General impressions: I got a lot of advice and a lot to work on and think about. I am not the only one that likes MDS engines, a few where in use, and all performing well, even with the Mk1 carb's. All the Hellcat designs like mine seem to suffer from the same bad characteristics. Electronic controls are not quite as reliable a mechanical ones (I was told), probably because of the very hostile environment the electronics are subjected to in carrier. Also a surprising (to me) number of carrier models with removable wings.
Most memorable quote of the day, "Carrier looks like simple event; but trying to flying a speed model, a powered kite, and doing precision spot landings on a raised platform, all with the same model, is bloody near impossible."
I would like to take the opportunity to thank the Bilston club for organising this very laid back and enjoyable event, it was appreciated.
So for your delectation, a few photographs of the speed and carrier and some snatched moments on video, apologies to the stunt people for not making it to that part of the field.
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Bilston vid clips (3.4MB .wmv) |
Bilston No 2
23 September 2007
This was always going to b a unpredictable day because of the weather forecast,. but as things turned out, it was not as unflyable as I had expected. I decided to fly the Hellcat safely, get a score and not push things to the limit.
The day started in a very unpromising way, apart from the wind strength, the old SC.40, so reliable usually, just kept dying for no apparent reason, more of a sudden stop to be a little more exact, at the same place in the circle every time. In the end I replaced a fuel filter that I had taken out of the fuel line and replaced the glowplug, although the existing plug showed no signs of damage, wear or breakage.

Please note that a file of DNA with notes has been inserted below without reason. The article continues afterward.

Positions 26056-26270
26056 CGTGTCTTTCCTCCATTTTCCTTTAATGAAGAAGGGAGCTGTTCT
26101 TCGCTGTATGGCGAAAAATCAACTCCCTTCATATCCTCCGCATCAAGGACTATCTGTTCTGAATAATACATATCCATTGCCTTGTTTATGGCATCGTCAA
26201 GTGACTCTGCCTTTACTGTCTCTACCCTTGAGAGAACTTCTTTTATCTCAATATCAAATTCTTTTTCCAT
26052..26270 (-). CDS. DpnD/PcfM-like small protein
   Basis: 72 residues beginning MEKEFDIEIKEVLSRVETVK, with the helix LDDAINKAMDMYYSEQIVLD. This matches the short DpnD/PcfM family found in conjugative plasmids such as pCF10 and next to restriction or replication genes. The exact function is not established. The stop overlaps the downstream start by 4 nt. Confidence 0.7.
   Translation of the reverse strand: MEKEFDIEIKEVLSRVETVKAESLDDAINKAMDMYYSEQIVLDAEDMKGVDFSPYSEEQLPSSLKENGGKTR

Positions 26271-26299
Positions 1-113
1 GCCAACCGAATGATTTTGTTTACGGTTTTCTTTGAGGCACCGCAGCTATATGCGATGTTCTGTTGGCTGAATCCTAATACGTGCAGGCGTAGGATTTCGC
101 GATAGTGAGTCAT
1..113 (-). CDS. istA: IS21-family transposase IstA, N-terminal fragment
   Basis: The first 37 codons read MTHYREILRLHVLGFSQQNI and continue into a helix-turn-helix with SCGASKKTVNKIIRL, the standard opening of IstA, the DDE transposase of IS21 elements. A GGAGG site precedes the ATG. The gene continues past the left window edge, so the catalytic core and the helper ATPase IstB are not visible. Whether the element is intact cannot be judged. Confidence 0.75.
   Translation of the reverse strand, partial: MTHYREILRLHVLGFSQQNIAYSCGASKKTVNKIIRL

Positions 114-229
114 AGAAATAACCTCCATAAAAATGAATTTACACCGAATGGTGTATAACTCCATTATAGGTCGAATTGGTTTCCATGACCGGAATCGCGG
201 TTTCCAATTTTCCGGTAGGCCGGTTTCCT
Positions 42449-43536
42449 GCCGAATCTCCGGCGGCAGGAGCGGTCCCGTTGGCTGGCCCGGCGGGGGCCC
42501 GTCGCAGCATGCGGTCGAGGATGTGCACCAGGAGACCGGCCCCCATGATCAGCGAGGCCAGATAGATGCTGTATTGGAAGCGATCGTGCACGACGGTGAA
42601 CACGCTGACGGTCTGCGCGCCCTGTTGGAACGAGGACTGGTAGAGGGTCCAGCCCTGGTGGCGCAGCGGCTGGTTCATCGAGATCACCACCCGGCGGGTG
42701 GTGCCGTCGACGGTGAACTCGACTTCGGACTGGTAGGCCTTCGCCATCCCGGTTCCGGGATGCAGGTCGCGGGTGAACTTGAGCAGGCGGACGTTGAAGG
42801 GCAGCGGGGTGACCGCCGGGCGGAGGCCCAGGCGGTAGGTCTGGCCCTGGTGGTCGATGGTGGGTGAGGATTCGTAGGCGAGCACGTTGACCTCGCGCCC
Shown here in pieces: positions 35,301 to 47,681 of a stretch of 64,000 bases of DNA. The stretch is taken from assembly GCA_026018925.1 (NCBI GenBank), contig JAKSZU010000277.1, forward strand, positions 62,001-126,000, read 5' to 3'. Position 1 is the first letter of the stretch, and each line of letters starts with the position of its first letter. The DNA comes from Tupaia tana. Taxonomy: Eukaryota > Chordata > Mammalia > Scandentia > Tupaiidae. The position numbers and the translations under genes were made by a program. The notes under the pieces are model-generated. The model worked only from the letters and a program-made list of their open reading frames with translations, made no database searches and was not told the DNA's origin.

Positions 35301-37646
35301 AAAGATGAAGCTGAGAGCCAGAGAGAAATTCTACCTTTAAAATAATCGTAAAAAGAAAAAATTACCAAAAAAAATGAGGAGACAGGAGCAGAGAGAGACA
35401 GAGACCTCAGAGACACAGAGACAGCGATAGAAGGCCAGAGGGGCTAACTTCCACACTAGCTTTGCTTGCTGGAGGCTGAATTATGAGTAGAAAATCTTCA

That seemed to make all the difference and I felt a lot more confident with the model and the flights thereafter. Only on my last flight in the afternoon did I misjudged the landing and bounced off the end of the deck resulting in a null score.
I also spent some time watching the Weatherman vintage speed event and managed to get a few pictures before my camera batteries went flat. Vintage stunt was a bit thin on the ground, for pretty obvious reasons weather wise, but some brave souls were going through the schedule.
The only disappointment of the day was trying out a gadget for heating up water from the lighter socket in my car. after five minutes the water in the cup was tepid, but the lead to the heating element was beginning to smell like it was about to catch fire and almost too hot to touch. Consequently I served myself a very lukewarm cup of coffee. Oh well, it seemed like a good idea at the time. Some thicker wire needed I think.
Returning to the carrier circle I was even more surprised than at the Nationals, to find myself in first place after the dust had settled. I had not anticipated winning anything for a long time yet, as I still consider that I am in the learning stages with carrier. Nevertheless, I will enjoy my first prize bottle of wine. In spite of the weather it was an enjoyable day and I will be back next year hopefully. I even managed to make my way back to the M6 with only a couple of wrong turns and the traffic jams never actually stopped rolling this time.